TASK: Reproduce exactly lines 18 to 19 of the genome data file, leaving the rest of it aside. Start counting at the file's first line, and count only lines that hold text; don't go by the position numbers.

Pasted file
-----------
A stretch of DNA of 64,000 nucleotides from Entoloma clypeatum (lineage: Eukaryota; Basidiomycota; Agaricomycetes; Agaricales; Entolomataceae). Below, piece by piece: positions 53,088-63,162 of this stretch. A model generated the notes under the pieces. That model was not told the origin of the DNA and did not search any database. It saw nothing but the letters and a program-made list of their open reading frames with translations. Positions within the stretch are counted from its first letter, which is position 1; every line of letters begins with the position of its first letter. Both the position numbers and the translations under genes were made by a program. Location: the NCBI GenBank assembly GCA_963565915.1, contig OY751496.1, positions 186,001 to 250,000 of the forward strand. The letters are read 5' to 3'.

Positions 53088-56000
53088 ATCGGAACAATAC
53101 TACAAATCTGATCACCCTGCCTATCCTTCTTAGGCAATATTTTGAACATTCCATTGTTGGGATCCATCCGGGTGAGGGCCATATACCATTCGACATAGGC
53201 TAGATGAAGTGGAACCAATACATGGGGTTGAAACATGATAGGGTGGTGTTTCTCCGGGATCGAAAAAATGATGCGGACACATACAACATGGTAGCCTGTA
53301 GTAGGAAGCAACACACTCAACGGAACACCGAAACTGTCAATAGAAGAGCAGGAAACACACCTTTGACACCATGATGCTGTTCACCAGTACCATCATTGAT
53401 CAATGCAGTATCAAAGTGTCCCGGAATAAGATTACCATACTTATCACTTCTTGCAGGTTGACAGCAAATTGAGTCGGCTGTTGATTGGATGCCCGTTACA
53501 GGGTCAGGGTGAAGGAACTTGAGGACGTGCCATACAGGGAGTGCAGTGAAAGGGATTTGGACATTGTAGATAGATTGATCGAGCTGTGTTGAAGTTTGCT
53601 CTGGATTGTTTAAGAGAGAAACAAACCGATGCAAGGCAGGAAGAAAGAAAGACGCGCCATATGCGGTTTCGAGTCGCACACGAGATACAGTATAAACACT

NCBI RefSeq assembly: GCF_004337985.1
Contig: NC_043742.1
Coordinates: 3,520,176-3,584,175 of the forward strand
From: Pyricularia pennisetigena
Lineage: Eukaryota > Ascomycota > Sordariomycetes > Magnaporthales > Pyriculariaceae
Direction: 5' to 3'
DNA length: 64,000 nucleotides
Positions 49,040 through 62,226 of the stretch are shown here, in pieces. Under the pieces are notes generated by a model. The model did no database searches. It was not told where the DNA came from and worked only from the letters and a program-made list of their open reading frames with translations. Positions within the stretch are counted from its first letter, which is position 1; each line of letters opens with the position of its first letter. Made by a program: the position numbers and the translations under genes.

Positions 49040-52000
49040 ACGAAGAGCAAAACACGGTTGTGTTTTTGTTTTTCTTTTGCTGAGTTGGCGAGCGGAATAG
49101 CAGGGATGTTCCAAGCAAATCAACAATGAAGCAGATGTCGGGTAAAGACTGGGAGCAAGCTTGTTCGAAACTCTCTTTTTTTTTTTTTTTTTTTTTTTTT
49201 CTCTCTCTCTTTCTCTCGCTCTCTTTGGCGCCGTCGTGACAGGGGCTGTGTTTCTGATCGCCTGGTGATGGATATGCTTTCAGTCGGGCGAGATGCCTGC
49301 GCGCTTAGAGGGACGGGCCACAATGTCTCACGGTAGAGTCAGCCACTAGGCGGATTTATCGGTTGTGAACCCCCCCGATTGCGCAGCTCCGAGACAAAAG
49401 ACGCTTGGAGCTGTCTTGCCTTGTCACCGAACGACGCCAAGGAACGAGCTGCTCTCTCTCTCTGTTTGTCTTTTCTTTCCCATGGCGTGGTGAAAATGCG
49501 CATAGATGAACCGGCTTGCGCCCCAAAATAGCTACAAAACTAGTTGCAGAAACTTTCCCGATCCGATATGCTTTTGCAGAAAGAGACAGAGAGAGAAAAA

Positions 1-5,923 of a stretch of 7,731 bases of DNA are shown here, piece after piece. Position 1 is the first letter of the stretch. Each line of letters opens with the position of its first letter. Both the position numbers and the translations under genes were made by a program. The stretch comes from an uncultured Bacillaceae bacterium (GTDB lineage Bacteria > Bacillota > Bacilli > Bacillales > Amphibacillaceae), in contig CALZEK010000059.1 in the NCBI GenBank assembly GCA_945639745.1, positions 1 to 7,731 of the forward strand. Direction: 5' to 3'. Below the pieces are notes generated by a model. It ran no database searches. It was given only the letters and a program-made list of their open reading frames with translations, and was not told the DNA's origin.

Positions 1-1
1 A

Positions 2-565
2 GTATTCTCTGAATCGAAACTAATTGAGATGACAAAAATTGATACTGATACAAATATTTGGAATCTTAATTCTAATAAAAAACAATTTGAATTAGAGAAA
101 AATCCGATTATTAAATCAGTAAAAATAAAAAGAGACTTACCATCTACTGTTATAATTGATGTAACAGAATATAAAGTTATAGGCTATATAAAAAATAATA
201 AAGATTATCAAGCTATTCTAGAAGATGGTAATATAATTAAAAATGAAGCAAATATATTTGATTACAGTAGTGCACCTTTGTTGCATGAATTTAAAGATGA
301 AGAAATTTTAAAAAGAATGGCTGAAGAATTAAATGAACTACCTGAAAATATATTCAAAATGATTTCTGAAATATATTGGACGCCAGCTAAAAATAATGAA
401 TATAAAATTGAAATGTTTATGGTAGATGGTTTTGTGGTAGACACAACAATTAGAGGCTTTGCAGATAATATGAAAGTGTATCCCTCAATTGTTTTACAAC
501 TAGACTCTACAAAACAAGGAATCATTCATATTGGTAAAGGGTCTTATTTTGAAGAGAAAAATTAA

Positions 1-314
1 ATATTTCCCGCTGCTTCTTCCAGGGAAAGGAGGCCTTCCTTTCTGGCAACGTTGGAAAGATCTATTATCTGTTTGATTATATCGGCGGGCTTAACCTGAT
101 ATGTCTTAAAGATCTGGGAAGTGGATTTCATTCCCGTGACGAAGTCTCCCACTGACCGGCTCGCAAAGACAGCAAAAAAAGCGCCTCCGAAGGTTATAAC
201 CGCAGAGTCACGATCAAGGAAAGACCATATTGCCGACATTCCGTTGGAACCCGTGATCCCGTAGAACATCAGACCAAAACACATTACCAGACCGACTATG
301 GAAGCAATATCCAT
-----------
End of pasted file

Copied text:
Positions 49040-52000
49040 ACGAAGAGCAAAACACGGTTGTGTTTTTGTTTTTCTTTTGCTGAGTTGGCGAGCGGAATAG